Letters, I Do Get Letters.

BzIkodzIcAAfEIg.jpg-largeWell, I suppose by letters, I mostly mean emails or Facebook messages, but from time to time, I do receive privates correspondence from people, usually from people I know, about something I’ve written here.  Just the other day, I received a card in the mail from a junior high and high school classmate full of encouragement.  What a sweet gesture, I thought.  We seldom communicate with cards and physical letters anymore and when you get something in the mail, it’s a treat.  So, thank you, T, you made my day.

Also on the same day, I received a FB message from a fellow classmate from Ozark Christian College.  I have thought about it quite a bit since reading it.  I responded that day and he responded to my response that day, but I really don’t know what to say in going further.  When you read this, you might have your own thoughts on the matter.  For the sake of anonymity, I will call him Andrew.

Here it is:

Hey Ray – I have been struggling for a while to ask you some questions about your life now. I am frustrated because I do care about you as a classmate and brother in Christ but I just cannot reconcile your contradictions. I am not attacking you or trying to start an argument – and I am sure you have posted your story – but help me understand why you think you are right and I am wrong? I am asking this in COMPLETE humility and a desire for compassionate understanding. Thanks

This was my response to him:
Andrew, thank you for taking the time to send me a message. I don’t doubt that I sometimes contradict myself, I believe most of us do at times. You don’t have to reconcile the person I was when you knew me to the person I am now. I think I understand how you see it as your job to help me and I don’t mind that, but I don’t see it that way.

Still, if you would like to write a guest blog, I think it would be a great conversation starter. You really could take any direction that you want. My sense is that you have been thinking and praying about this and I’m sure you have something to say that many people want to hear. Yours is the first message of this nature I’ve received from my OCC classmates and I’m sure you are expressing what many feel and think. I would love to have your POV.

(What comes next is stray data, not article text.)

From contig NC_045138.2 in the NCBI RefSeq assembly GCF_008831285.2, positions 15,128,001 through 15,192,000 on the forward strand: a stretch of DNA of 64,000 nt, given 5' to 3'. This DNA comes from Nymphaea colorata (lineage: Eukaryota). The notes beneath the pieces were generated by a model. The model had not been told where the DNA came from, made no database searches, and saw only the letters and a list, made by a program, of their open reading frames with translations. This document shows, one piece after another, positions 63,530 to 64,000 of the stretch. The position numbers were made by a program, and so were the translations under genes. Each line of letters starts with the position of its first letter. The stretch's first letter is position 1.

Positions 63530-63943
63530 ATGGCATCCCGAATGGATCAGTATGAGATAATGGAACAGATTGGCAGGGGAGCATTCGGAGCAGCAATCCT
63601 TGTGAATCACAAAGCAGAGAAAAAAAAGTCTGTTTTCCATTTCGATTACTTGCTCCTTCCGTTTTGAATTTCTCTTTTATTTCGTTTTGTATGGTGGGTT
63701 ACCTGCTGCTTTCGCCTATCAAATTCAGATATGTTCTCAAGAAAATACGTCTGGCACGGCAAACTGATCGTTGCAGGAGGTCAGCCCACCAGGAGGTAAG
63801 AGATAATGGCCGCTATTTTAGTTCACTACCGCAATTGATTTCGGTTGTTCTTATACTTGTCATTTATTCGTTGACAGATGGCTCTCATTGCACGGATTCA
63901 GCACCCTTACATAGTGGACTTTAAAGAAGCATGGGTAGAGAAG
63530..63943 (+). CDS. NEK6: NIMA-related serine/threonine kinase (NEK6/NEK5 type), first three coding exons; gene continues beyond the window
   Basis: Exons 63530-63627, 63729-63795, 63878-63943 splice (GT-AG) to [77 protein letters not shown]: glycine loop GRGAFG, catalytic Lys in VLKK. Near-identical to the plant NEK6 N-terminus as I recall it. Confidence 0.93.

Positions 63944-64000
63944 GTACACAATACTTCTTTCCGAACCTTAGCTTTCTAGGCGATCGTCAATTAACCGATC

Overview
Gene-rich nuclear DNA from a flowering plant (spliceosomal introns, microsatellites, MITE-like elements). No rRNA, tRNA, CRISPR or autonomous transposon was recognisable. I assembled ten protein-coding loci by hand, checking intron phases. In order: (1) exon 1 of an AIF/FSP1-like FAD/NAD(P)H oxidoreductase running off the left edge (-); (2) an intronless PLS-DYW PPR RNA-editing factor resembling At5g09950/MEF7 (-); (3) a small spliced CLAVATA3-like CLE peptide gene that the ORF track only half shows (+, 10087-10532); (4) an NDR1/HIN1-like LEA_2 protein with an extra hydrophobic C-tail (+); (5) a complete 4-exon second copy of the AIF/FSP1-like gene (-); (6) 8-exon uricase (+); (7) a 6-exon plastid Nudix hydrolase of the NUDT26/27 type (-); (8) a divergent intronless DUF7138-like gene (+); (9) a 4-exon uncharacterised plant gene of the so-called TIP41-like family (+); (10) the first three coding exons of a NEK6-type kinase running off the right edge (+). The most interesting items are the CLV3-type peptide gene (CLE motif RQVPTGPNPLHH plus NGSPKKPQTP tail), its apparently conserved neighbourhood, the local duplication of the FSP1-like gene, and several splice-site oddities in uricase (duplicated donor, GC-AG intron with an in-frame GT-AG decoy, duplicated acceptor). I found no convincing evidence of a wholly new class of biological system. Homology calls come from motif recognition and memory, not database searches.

This was his response to my response:

I appreciate that Ray – I will definitely consider that – I do want you to understand that I do not feel it is my job to help you. I think as a friend it is my responsibility to completely understand your POV and choice – if I don’t agree so be it – but I have been wrestling with this because I am angered by what I consider over-reach in the gay community – and the threats against those of us who are Christians. So that is what I am trying to reconcile – thanks for your kind response – I look forward to more dialogue !!

Now, let me say, I do appreciate his attempt to have a conversation.  I don’t doubt that he is expressing the thoughts of many of the conservative Christians I know. And I do think it was sent with good intentions.  Is it overstepping the boundaries of what is “polite” to initiate this exchange? It’s possible.  Andrew and I were amiable at OCC, but I never considered him one of my closest friends and I doubt he considered me one of his closest.  Does that make a difference?  Maybe, maybe not.

I think it’s somewhat audacious to talk about one’s perceived “over-reach in the gay community” to someone who knows first hand what it means to not have the same rights as any member of the heterosexual community.  If it appears that fighting for equal rights for myself and my community is an over-reach, I can’t apologize, it’s something too important to me.

Another thing that I’ve thought quite a bit about in the days since receiving the letter is him telling me that he can’t reconcile my contradictions.  And maybe this is just me, but what I heard, whether it was intended or not, is that he sees me as a hypocrite.  I am sure I am.  I think most of us are, but I really try to be a forthright, honest, accountable person.

There is something that I have skated around since I started this blog.  I have avoided talking about my personal beliefs in terms of God and the Bible in specific terms for only one reason, I don’t want to hurt my parents.  They do read this and while I’m sure they know my belief system is not identical to theirs, we do not discuss it.  If they were to ask me, I would tell them, but, we don’t talk about it.  It certainly isn’t rare for parents and children to see the world differently.  But one of the many things I love about my parents is that they focus on what we have in common, the things that do connect us.

I have been torn about even sharing these exchanges from my classmate.  He asked me why I think I’m right and why he’s wrong.  I could ask him the same thing, and I suppose his answer would be that’s what the Bible says.  But I could respond with, “No, that is how you interpret what the Bible says.” Even among people who identify as Christians, there are widely varied interpretations on many subjects. And it must be said, not every person esteems the Bible as the inspired guidebook for one’s life anyway.

I know how I go on and on about wanting to be the bridge between the GLBT community and the conservative Christian community, but there is a part of me that gets defensive when I receive messages of this kind. And I must say, that’s stupid of me, because Andrew really is just initiating an honest conversation and maybe having that conversation can lead to something good. I mean, if Melissa Etheridge and Mike Huckabee can be friends, isn’t there hope for all of us?